8. As far as I know, in most of the OSes today, execution of x86 real mode code is achieved through emulation, regardless of the CPU running it
    If we consider the necessity to continue to be able to run archaic real mode specific code natively, this is achievable through micro coding on top of a “random” cpu architecture and it had been since the 90’s with the AMD K5 built on top of a 29000 Risc CPU core
    Most of the risc competitor got extensions similar to the X86 one (Vectorial units, FPU, etc ….)
    At several points of the history three had been as much differences between x86 implementations by different manufacturer as you have between a X86 and a CPU inheriting from a Berkeley Risc design
    – Pentium VS K5/K6
    – In the 2000: AMD used to use a quite specialized and complex design while to achieve the same, intel relied on big area of more “generic” logic cells, easing the overclocking
    – Core iX Vs ZENx architecture
    Many of the comments are Right: common Risc CPU (even if very few of them are still truly what risc meant initially) are in most of the cases thought around scalability an dlow production costs, more suitable for running not so complex tasks, but in a massively parallel way, while the “common/base desktop”x86 design was thought at first to be stand alone, having to run complex calculus on a single core effciently .
    But Although being x86 of their own right, many variation emerged
    – Mobile CPU with some “fused” instructions designed more in a “Risc Way” to be suitable for mobile devices. Those CPU were rather good in low end desktop and multimedia tasks (with the appropriate multimedia module embedded) but rather mediocre in complex mathematics
    – Classic Desktop cores, good at computation and multimedia
    – Highly scalable high-end multi core processors….
    – Even very low end, legacy architecture based single core aimed at embedded market (mostly failures, since there, the Risc dominates)
    – Etc …
    Talking about “The” X86 is to my own opinion a nonsenses today since there are many, more or less optimized way to be a X86
    And the reason why it still dominate is simply a questions of their almost monopolistic importance in the installed base
    – X86 software offer is literally monstrous, even if in most of the case the code could be considered portable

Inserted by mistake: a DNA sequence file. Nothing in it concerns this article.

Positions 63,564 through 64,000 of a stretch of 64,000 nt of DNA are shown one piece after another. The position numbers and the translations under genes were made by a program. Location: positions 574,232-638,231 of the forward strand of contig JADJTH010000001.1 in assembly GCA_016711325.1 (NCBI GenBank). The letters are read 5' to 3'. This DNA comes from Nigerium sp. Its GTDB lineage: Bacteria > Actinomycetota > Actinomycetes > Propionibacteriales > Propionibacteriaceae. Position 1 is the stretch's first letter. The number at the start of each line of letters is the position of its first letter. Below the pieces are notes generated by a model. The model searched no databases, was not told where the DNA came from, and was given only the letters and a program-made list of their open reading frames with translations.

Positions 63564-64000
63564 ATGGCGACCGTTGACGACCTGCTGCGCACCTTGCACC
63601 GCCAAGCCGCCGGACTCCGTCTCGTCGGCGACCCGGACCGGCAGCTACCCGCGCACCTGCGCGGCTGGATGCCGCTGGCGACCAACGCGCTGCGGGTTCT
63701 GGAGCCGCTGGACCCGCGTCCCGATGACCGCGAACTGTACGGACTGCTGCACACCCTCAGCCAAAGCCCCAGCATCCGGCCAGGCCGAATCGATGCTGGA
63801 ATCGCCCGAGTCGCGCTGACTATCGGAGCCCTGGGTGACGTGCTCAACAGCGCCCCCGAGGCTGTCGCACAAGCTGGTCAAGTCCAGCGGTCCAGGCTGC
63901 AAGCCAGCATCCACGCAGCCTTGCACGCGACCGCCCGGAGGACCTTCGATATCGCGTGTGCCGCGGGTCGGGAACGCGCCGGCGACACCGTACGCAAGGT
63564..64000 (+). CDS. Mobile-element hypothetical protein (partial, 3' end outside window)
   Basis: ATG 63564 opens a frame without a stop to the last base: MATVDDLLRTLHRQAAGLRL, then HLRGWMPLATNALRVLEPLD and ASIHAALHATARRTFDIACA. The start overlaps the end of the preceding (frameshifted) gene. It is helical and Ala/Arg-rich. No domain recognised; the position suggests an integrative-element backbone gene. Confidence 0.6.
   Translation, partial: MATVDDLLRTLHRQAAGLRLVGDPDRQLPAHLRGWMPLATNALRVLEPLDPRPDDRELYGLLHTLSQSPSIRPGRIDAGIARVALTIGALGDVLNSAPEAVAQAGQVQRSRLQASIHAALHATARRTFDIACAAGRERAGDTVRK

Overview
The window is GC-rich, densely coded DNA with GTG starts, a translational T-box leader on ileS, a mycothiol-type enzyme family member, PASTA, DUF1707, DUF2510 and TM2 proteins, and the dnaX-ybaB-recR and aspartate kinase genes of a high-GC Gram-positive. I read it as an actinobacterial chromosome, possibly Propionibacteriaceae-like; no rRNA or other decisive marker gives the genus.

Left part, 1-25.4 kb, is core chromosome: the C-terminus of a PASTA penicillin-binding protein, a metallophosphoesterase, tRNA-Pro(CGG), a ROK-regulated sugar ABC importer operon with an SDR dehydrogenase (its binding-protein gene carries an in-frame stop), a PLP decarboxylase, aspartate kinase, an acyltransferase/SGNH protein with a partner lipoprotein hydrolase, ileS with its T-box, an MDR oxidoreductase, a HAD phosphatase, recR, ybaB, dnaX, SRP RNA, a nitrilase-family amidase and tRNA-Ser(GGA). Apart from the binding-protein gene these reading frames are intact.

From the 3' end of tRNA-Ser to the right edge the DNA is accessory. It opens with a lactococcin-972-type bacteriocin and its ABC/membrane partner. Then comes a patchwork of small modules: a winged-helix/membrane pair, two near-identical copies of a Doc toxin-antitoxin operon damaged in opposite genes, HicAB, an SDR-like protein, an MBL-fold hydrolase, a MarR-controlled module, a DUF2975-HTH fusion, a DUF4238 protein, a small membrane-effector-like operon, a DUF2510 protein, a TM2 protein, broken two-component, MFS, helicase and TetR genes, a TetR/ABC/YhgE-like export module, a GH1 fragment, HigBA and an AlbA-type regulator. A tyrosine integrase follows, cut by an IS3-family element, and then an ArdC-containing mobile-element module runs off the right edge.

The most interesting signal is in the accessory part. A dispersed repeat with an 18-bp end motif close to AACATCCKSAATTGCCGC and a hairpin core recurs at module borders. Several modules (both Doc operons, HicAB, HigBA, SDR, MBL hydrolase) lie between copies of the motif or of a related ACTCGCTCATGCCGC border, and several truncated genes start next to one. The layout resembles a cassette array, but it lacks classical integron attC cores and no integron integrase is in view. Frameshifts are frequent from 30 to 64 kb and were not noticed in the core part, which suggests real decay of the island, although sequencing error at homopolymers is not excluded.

– X86 Specialists are legion
    But Imagine at some point a major Failure in a design or an incapacity for intel and amd to adapt to emerging technology (Neuroprocessors, “IA accelerators”) and the X86 would fade within a decade, like many had before

  9. if you dislike x86 nothing is holding you back to get an fpga and design what you want it to be.

    while choice is always great, i’m impartial to risc-v. sun opensourced their sparc in 2005, but as it turns out fabbing a complex core on a current process is expensive and has poor yields at tapeout in general.

    biggest drawback of i386 & amd64 are the very limited number of licensees, but this also provides a uniform platform. most of this discussion ended when java and later other interpreted languages became dominant. almost all coders i know just want to run python or nodejs, if it’s to slow just throw more hardware at it (turns out plan9 had the correct idea, if it’s slow just wait for the hardware to catch up).

    hand optimizing routines directly in assembly is still worth nerdcred, but also has become mostly irrelevant.

    it’s how the ebb & flow works. way back your fpu or even mmu was a seperate chip, southbridges, northbridges, memory controllers, … they’re all gone (well, integrated in the cpu). and then came general purpose gpu usage, then npu’s, and we’re decentralizing again. and changing isa’s for those things almost every generation.

    perhaps we can up the ante and address a bigger issue: clockless designs are what we really need, synchronous designs are the lazy option :-D

    now gonna rest my feet on this hp visualize c240 running openbsd while searching for a cpu module for my sgi octane2. gotta be ready when this risc revolution starts :)

  10. Be careful what you wish: first laptops using Snapdragon Elite X (ARM) are coming this summer (Surface Pro 10 and Surface Laptop 6, Galaxy Book4 Edge, Lenovo 83ED) with Windows 11 on ARM. Having similar characteristics like Apple M3 (performance and battery life), translating x86/x64 to ARM9 (M3 uses ARM8), making x86/x64 a history.